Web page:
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  5. An Examination of the Post-Earthquake Recovery from Local Perspectives

2011 Vol.3
An Examination of the Post-Earthquake Recovery from Local Perspectives


The number of dead or missing following the Great East Japan Earthquake has officially reached 22,000, which is more than three times that following the Great Hanshin Earthquake. The number of those who lost their lives due to causes other than the tsunami was less than 100 however. In order to reduce damage and the number of casualties caused by a tsunami to as close to zero as possible in the next major earthquake, it is crucial to rebuild residential districts that are more compact, in highland areas or on inland farmland. There is, however, a serious concern that the traditional land readjustment rules, which have assumed land right holders’ active participation, will not function well because of the large scale of abandoned land. We probably should consider instead an approach in which town planning corporations funded by local governments and residents will rent large areas of damaged coastal and inland regions for a certain period, rent out inland residential land to those who were affected by an earthquake or tsunami, and have industries use the coastal areas.
Stagnant consumption directly impacted the economy more than the tsunami. Constrained supply due to broken supply chains tends to attract attention, but the extent of domestic price increases has been small. Besides the reduced supply due to the earthquake disaster, the situation has been exacerbated by rolling blackouts and an atmosphere of self-restraint, on top of stagnant domestic demand which has been caused, in part, by the rapid decline since the beginning of this century in the working-age population in the Tokyo metropolitan area as well as rural areas. As government resources are limited, this paper advocates increased business investment and household consumption toward seismic retrofitting of buildings, energy conservation, and energy diversification, and proposes that individuals contribute one percent of their savings to post-earthquake reconstruction projects.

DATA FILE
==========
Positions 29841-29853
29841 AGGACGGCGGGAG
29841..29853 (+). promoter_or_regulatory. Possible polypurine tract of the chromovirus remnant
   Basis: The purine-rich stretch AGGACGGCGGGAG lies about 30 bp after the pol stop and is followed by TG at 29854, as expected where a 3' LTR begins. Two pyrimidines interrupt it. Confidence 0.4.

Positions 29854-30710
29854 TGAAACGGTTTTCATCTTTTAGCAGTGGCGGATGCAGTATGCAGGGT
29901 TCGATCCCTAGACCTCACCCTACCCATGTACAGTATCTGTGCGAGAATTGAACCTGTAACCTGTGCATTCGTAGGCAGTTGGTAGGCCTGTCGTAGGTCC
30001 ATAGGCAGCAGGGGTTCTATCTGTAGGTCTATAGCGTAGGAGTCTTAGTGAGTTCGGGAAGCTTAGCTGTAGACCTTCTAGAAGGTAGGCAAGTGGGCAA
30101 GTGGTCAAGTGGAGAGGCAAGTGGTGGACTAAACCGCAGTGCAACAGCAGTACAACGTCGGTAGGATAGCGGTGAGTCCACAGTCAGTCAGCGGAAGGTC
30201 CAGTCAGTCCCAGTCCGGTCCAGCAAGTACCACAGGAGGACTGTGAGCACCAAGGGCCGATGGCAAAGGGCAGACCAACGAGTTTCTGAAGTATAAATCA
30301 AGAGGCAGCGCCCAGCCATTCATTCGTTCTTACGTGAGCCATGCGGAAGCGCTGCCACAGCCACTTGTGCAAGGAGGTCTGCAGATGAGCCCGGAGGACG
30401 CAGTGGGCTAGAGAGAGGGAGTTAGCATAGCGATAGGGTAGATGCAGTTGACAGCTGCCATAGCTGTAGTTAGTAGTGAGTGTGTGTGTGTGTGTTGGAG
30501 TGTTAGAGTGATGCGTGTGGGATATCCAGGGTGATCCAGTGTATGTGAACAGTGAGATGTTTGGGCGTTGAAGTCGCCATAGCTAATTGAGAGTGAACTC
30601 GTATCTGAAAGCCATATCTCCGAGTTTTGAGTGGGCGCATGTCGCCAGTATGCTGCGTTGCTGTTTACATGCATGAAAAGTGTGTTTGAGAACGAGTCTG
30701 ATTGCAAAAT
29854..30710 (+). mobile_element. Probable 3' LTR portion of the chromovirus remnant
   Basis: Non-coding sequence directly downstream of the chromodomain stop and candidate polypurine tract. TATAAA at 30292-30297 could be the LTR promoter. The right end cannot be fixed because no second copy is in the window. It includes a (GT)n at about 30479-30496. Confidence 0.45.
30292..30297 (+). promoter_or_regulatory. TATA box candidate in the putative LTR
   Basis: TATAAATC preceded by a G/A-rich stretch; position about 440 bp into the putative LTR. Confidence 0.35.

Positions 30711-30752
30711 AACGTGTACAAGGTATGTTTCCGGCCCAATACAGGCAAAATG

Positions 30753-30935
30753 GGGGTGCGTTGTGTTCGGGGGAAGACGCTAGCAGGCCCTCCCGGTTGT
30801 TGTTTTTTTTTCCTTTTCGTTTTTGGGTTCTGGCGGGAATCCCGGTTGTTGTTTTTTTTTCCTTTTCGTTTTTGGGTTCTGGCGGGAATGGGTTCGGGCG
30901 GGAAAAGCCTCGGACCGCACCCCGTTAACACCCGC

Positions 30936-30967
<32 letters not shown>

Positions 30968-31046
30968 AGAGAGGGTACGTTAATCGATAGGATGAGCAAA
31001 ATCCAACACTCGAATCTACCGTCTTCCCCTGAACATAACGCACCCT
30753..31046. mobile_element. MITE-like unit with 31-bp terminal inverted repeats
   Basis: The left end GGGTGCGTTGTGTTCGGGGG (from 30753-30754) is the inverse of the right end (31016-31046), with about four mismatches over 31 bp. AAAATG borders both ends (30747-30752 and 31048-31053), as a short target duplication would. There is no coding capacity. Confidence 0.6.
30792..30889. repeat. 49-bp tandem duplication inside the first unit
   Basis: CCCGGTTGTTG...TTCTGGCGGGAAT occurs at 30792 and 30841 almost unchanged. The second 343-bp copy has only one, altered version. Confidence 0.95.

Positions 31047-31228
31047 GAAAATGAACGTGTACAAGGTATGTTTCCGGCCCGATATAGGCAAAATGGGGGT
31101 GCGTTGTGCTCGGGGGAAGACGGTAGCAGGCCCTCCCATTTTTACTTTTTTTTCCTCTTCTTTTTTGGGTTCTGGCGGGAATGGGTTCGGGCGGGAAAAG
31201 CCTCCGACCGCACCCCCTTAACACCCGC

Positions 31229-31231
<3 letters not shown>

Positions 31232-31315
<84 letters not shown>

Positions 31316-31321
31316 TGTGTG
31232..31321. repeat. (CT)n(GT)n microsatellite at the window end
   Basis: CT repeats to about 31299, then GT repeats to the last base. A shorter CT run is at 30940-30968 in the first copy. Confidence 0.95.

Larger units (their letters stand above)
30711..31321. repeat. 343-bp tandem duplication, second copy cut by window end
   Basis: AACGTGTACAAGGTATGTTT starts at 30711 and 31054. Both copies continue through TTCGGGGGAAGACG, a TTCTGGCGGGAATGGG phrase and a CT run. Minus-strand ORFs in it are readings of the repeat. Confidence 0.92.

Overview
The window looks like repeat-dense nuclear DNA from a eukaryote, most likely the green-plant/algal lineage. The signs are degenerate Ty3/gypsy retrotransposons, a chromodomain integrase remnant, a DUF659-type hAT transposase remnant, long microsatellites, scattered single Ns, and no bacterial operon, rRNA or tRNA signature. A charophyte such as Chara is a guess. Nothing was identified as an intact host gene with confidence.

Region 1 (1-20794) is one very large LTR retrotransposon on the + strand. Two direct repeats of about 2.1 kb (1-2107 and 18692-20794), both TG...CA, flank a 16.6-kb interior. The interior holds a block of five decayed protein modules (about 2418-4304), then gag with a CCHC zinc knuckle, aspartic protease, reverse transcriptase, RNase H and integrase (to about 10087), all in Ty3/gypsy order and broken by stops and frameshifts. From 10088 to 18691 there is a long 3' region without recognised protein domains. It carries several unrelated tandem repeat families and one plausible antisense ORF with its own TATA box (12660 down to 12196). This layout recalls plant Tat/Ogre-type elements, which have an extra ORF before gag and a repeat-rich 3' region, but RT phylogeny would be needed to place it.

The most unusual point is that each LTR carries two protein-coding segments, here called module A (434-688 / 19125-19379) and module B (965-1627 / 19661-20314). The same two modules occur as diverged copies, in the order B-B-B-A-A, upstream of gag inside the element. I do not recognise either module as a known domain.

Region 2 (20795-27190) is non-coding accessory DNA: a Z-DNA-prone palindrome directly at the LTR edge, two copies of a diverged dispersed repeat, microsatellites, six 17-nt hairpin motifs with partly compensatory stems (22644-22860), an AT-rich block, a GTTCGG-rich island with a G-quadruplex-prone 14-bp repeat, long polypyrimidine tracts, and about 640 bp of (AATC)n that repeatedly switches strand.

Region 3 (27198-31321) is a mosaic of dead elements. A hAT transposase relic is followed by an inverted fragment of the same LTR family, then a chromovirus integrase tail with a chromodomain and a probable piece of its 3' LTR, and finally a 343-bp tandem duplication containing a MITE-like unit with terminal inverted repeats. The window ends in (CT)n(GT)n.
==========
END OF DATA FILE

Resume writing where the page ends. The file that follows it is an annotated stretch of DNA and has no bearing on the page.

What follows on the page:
Japan should aim to establish itself internationally as a calamity-proof country. In the remainder of this century, let us make Japan a country much safer than countries with few natural disasters and thus much less prepared. Let us make this country capable of avoiding human casualties in the face of many natural disasters, recovering from them with back-up infrastructure, and preventing a national paralysis, with core functions of the country distributed widely from Sapporo to Fukuoka.